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Movie review: Jack the Giant Slayer

Younger audience members will be swept up in the 3-D, green-screen-saturated world of adventure, but older patrons expecting a new twist on a well-known story will be surprised to see something very familiar, and rather tame.

Nicholas Hoult in Jack the Giant Slayer. AP Photo / Warner Bros. Pictures
Nicholas Hoult in Jack the Giant Slayer. AP Photo / Warner Bros. Pictures

Jack the Giant Slayer
Director: Bryan Singer
Starring: ­Nicholas Hoult, Eleanor ­Tomlinson, Ewan ­McGregor, Stanley Tucci
***

The X-Men director Bryan Singer turns his attention to fairy tales in this alternative take on Jack and the Beanstalk. The film centres on Jack (Hoult), a humble farmhand who is given a chance of greatness when he unwittingly opens a portal between humankind and a race of giants, intent on taking over their kingdom. He also wishes to win the heart of a princess (Eleanor Tomlinson), captured by the giants and pursued by the deceitful Lord Roderick (Stanley Tucci).

Providing a dark twist on popular stories is de rigueur in Hollywood - however, it would be unfair to draw parallels with the modern fairy tale Snow White and the Huntsman, released to great acclaim last year, since this film is far more traditional than that.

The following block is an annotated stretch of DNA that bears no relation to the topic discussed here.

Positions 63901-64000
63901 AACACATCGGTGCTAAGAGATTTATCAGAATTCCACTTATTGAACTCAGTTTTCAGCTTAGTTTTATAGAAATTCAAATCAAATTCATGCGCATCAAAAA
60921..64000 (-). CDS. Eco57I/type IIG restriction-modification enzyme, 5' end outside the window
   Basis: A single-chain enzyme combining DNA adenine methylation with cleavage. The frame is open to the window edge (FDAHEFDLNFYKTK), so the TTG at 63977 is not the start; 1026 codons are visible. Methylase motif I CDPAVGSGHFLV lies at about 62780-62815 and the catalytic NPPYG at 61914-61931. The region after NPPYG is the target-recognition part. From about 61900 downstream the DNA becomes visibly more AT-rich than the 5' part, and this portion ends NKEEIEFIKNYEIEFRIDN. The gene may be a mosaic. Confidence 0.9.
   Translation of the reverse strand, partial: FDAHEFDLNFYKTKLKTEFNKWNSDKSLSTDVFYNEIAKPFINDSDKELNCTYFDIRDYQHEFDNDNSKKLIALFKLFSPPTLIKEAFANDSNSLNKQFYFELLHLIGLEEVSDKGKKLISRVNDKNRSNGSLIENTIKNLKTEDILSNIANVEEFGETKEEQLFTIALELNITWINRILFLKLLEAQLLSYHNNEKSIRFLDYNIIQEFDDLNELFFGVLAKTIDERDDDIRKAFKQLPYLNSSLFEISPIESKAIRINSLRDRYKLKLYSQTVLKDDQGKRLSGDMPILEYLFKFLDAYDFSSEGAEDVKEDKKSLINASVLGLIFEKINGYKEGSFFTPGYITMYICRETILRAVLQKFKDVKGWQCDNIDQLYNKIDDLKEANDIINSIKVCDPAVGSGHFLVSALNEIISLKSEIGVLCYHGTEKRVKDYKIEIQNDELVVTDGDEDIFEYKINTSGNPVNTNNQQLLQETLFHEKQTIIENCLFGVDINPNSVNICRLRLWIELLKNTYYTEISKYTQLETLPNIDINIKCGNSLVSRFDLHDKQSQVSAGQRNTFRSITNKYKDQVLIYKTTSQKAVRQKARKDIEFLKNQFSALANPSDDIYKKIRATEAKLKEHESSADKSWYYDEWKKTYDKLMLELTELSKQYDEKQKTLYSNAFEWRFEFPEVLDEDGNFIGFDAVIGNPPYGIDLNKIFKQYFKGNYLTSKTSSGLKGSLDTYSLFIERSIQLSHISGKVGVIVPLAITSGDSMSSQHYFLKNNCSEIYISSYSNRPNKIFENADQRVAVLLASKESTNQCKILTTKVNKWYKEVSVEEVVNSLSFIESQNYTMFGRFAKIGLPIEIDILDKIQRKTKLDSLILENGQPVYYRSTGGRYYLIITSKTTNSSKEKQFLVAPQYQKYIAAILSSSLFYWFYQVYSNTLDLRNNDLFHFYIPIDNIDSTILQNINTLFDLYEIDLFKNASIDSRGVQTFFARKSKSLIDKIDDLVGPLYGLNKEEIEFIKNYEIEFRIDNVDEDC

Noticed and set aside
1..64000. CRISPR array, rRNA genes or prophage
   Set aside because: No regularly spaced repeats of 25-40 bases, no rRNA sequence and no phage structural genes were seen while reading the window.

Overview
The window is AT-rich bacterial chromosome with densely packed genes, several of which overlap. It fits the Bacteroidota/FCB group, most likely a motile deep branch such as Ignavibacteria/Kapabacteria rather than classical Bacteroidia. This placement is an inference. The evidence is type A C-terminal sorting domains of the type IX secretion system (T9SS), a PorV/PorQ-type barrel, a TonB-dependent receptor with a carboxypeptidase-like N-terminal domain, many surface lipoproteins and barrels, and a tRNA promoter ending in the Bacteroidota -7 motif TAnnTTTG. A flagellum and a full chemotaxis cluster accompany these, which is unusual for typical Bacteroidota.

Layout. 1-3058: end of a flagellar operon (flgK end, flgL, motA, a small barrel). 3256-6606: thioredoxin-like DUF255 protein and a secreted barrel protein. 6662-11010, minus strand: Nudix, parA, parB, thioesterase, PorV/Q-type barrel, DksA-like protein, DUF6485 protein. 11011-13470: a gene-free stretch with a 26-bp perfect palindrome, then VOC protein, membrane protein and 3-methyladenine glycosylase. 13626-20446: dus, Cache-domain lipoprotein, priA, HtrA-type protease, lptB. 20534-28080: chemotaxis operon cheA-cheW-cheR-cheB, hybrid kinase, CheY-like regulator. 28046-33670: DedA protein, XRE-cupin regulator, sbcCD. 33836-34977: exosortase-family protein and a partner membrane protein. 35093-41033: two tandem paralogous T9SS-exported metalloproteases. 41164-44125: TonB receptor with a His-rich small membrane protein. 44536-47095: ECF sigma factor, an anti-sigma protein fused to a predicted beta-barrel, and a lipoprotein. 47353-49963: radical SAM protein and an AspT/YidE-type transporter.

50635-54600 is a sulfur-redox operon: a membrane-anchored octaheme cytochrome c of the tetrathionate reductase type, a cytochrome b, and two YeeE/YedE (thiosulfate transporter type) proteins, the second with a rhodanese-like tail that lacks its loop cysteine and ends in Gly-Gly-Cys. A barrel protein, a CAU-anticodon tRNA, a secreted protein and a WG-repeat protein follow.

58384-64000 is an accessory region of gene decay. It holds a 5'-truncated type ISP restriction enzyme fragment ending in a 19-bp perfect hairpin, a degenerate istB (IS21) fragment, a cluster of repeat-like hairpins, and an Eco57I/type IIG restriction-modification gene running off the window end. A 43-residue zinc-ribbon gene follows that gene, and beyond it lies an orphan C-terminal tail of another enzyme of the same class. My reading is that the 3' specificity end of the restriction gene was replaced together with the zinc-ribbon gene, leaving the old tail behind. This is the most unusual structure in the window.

There's a princess to be saved (the winsome but ultimately uninteresting Tomlinson), a beanstalk to be climbed and lots of massive, computer-game-like monsters for our hero to face. It's all very good fun, but lacking in any kind of depth.

Indeed, the whole film is an internal battle between the charming human element and a sea of soulless CGI. The performances all have the requisite gusto, but put them in a world more suited to a games console than a cinema, and it's very hard to be too invested in their individual fates.

These performances are what drive the film along (and what prevent it from becoming a glorified children's animation). Hoult has an unassuming air about him that instantly draws you in, while the ever-reliable character actor Tucci steals every scene as Roderick. Ewan McGregor is oddly two dimensional as the professional giant hunter Elmont, seeming like a fantasy version of his Star Wars character, but one can't help feeling this is at least in part due to the director's reluctance to take risks.

With little in the way of scares (unless you count unconvincing CGI giants roaring directly at the screen), and bloodless, PG-rated violence, it's hard to believe the writer-director team that created The Usual Suspects brought us something so generic.

Despite its many flaws, Jack the Giant Slayer is not a bad film, but rather a disappointing one. Younger audience members will be swept up in the 3-D, green-screen-saturated world of adventure, but older patrons expecting a new twist on a well-known story will be surprised to see something very familiar, and rather tame.

artslife@thenational.ae

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